The results indicated that at least 65 per cent of adult survivors of childhood cancer remained free of elevated symptoms of psychological distress over the course of the study and a further 15 per cent showed initial signs of distress, but this decreased during the follow up period.
But 10 per cent of respondents felt increasing levels of anxiety over time and another one in ten experienced persistently high levels of depressive symptoms throughout the 13 year study, particularly by those who reported worsening health later in life.
Researchers from St. Jude Children’s Research Hospital in Tennessee investigated more than 4,500 adult survivors of childhood cancer* who completed a questionnaire on three separate occasions between 1994 and 2010.
Importantly, this study demonstrates that psychological distress may emerge decades after a child’s original cancer diagnosis.
Tara Brinkman, lead author of the study, said: “Our results found that most childhood cancer survivors don’t report significant psychological distress. However, symptoms of distress can fluctuate over time which may be related to late effects of childhood cancer therapy.
“These findings have important implications for screening practices as survivors who experience increasing distress over time may be missed by a single assessment. Routine screening of adult survivors of childhood cancer for signs of psychological distress could play a crucial role in improving mental health care for these survivors.”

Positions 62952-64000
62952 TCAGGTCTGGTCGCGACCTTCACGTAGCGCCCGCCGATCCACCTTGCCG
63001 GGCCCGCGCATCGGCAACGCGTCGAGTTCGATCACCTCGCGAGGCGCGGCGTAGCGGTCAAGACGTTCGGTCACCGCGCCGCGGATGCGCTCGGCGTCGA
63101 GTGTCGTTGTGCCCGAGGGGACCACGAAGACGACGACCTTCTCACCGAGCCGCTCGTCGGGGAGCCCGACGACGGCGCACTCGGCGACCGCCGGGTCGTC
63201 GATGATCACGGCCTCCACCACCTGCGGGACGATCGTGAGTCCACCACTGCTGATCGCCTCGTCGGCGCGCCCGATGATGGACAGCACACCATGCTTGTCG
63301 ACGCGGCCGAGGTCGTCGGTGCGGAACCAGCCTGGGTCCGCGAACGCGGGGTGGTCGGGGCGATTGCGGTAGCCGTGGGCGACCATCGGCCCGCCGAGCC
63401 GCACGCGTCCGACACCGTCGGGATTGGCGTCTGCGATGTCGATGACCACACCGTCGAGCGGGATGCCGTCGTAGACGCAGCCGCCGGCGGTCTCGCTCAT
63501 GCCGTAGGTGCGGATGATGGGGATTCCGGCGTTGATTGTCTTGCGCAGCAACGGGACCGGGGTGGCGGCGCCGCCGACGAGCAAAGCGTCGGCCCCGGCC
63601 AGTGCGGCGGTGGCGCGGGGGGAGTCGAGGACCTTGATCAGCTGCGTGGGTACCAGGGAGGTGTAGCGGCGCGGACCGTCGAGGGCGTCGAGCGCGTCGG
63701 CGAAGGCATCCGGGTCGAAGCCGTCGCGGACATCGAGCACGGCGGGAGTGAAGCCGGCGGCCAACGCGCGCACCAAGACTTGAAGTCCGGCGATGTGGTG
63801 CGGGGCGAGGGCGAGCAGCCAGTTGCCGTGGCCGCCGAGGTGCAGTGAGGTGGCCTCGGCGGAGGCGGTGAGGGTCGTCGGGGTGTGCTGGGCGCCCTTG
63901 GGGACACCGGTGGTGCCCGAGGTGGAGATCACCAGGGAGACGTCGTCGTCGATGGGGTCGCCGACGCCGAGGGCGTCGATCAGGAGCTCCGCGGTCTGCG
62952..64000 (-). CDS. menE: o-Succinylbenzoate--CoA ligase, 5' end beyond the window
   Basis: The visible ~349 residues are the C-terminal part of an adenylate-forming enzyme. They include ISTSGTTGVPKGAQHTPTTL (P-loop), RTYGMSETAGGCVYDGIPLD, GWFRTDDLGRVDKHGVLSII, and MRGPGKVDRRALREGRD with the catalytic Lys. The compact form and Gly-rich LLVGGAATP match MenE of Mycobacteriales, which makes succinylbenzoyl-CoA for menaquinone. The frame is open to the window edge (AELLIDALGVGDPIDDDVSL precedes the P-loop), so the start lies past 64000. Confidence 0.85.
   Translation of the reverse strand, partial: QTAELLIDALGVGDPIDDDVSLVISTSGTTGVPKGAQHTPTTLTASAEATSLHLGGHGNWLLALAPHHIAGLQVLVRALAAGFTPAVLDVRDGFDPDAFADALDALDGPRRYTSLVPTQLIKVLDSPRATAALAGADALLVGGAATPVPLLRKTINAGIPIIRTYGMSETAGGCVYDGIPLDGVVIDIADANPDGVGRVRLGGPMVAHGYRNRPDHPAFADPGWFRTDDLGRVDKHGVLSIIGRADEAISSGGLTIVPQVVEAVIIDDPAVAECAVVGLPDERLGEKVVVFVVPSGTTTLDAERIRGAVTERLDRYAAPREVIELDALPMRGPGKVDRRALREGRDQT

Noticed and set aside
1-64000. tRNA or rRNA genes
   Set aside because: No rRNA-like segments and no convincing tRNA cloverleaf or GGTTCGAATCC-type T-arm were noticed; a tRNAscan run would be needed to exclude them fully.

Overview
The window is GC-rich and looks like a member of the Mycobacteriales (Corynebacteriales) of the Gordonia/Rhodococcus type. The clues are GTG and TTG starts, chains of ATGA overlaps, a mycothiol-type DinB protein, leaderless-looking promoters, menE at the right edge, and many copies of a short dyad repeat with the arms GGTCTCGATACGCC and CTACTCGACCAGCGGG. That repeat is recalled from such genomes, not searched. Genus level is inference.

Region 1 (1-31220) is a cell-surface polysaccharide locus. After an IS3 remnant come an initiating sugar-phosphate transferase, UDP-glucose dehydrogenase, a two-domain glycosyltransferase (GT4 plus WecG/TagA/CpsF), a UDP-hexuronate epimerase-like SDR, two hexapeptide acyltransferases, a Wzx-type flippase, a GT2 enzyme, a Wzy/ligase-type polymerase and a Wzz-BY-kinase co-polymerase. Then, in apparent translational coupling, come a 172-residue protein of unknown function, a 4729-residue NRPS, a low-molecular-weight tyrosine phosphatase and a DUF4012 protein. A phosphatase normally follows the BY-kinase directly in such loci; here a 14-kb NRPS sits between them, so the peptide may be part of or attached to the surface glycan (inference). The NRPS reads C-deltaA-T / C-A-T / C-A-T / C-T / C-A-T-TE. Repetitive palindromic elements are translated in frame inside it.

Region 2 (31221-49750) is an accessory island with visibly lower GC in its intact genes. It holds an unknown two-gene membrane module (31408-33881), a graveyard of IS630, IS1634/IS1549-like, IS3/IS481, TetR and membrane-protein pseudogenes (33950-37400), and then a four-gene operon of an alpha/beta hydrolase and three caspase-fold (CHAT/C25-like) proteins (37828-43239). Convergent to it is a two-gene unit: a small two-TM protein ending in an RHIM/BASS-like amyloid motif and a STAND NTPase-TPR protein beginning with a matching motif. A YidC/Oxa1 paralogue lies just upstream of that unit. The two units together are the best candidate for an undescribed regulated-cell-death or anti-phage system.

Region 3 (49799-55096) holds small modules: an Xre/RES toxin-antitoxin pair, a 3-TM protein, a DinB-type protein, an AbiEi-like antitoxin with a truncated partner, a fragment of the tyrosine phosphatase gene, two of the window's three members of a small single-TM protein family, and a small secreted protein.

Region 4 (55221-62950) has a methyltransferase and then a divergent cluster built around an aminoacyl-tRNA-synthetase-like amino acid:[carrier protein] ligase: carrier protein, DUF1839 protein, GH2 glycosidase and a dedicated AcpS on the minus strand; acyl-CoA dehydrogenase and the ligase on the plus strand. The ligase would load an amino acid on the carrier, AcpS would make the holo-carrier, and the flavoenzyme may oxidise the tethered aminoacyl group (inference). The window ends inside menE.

Martin Ledwick, Cancer Research UK’s head information nurse, said: “This is ultimately good news, as most adult survivors of childhood cancer are not directly stressed as a result of their ordeal later in life.
“But the study draws attention to the fact that too many survivors are susceptible to depression and GPs should be aware of signs of increasing distress among survivors.”
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Brinkman, TM et al. (2013) Longitudinal patterns of psychological distress in adult survivors of childhood cancer. British Journal of Cancer (2013), 1–9 | doi: 10.1038/bjc.2013.428
Notes to editors
*Survivors were part of the Childhood Cancer Survivor Study Cohort (CCSS)